NEW BRUNSWICK, N.J.—Shen Yun Performing Arts performed its 2012 program for the last time at State Theatre on Saturday evening, delighting the audience with a wide range of stories and scenery from across the land of China—and from its birth 5,000 years ago up through the present day.
New York-based Shen Yun has as its mission reviving the traditional Chinese culture, which is replete with divinely-inspired meaning and virtues such as benevolence, wisdom, sincerity, and a reverence for the gods and the heavens, according to the company’s website. Yet after more than 60 years of communist rule in China, the very act of reviving the culture bars Shen Yun from presently traveling to the country to perform.
At the core of a Shen Yun performance is classical Chinese dance, an art form imbued with culture from the different dynasties and eras. The dancers are clothed in handcrafted regalia that depict different ethnicities and societal roles. Accompanying the dancers are award-winning vocalists, backdrops created with cutting-edge digital technology, and an orchestra that melds classical Western instruments with traditional Chinese instruments, such as the Chinese lute, or pipa.
Jamie Probber, an attorney and musician, praised the music.
“I love the music,” he said. “I studied a lot of different music a long time ago, and the mix of Eastern and Western, and the instrumentation as well, was very interesting.”
Mr. Probber’s wife Roberta said she found Shen Yun wonderful and beautiful.
“I love the way the fans and the fabric was used,” she said. “I am fascinated by the social statements and the history.”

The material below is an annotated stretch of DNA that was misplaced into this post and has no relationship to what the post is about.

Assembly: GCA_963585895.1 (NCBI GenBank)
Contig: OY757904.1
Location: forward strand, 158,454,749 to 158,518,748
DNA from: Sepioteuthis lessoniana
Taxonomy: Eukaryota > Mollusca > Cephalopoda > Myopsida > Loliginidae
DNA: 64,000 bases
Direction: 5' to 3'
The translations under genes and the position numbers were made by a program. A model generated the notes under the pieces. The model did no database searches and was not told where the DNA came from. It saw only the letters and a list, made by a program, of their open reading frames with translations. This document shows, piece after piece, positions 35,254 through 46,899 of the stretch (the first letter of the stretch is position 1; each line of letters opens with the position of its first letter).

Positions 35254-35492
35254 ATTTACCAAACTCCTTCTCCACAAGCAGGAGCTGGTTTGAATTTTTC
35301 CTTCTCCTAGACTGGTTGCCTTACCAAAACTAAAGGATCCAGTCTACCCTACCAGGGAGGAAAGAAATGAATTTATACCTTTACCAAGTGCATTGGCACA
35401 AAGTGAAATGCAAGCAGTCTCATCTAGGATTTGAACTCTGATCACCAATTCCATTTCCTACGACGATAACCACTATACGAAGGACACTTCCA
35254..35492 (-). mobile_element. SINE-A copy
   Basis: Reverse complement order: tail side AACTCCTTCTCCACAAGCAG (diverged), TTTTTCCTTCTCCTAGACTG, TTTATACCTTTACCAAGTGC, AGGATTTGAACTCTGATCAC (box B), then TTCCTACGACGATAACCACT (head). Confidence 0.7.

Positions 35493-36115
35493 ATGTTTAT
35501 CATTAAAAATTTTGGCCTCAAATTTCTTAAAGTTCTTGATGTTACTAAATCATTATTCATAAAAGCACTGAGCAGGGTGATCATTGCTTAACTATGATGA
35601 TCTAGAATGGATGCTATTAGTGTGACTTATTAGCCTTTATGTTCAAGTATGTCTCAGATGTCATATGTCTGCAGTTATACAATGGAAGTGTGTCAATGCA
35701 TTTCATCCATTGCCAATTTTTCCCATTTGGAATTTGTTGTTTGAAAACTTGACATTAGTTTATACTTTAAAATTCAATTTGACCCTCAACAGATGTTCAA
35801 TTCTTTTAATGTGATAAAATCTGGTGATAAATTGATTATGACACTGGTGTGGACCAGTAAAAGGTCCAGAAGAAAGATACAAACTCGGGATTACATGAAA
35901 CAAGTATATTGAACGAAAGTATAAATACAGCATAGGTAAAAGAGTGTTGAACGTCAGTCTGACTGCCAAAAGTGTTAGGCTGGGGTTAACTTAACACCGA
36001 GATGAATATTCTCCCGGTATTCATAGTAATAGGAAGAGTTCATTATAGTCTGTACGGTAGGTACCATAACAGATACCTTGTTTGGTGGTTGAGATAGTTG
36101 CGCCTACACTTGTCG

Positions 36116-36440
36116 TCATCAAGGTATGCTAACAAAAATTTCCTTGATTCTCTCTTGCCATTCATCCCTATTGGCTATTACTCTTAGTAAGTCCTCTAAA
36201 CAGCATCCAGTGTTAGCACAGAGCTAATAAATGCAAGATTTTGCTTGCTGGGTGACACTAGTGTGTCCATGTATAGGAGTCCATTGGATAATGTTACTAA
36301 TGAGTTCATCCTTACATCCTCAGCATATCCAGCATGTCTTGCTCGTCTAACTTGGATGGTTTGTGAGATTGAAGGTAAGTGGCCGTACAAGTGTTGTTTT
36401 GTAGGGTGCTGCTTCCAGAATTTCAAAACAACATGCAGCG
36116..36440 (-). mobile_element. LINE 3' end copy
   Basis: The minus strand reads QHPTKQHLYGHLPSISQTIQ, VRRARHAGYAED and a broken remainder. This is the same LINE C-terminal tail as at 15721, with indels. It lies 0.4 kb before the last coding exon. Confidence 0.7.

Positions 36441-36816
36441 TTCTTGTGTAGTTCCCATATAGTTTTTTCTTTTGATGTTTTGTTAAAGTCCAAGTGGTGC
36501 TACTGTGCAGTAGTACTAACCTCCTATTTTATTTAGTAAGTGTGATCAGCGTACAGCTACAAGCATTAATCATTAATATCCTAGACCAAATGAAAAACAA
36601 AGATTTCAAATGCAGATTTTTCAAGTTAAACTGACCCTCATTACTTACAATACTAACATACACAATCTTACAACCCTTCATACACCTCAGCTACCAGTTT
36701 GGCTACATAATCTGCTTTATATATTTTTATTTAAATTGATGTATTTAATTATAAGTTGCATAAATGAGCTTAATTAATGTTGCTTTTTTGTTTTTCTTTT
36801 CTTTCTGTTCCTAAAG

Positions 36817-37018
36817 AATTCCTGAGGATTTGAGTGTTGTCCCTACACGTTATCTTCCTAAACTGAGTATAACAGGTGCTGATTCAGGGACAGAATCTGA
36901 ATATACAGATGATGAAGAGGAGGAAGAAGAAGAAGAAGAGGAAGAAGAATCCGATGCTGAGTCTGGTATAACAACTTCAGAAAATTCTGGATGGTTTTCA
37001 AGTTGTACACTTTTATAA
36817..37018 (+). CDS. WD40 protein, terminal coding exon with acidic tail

Fans and fabric are primarily used by the female dancers in the performance, such as in the dance Sleeves of Silk, in which “water sleeves” are used to express feelings.
“Acting as extensions of a dancer’s arms, these sleeves linger in the air long after a movement is finished. The effect is akin to fluttering wings or trailing ripples, a visual echo of the performer as she glides from one movement to the next. On earth, water sleeves accompany the most graceful of dancers; in heaven, the lightest, most airborne fairy,” according to Shen Yun’s program.
Another couple who were seeing Shen Yun for the first time, John McCorkle and his wife, also complimented the performance.
“I loved the show.” said Mr. McCorkle. “My wife and I are very pleased.”
The dancers use of their hands and the way they imparted the various pieces also impressed Mr. McCorkle, along with the spiritual elements seen in the performance.
“I think it shows the history and the spirit of the people from many centuries,” he said, “and it even relates [to] today from what I can see.”
Reporting by NTD Television and Zack Stieber.
New York-based Shen Yun Performing Arts has three touring companies that perform simultaneously around the world. For more information, visit ShenYunPerformingArts.org
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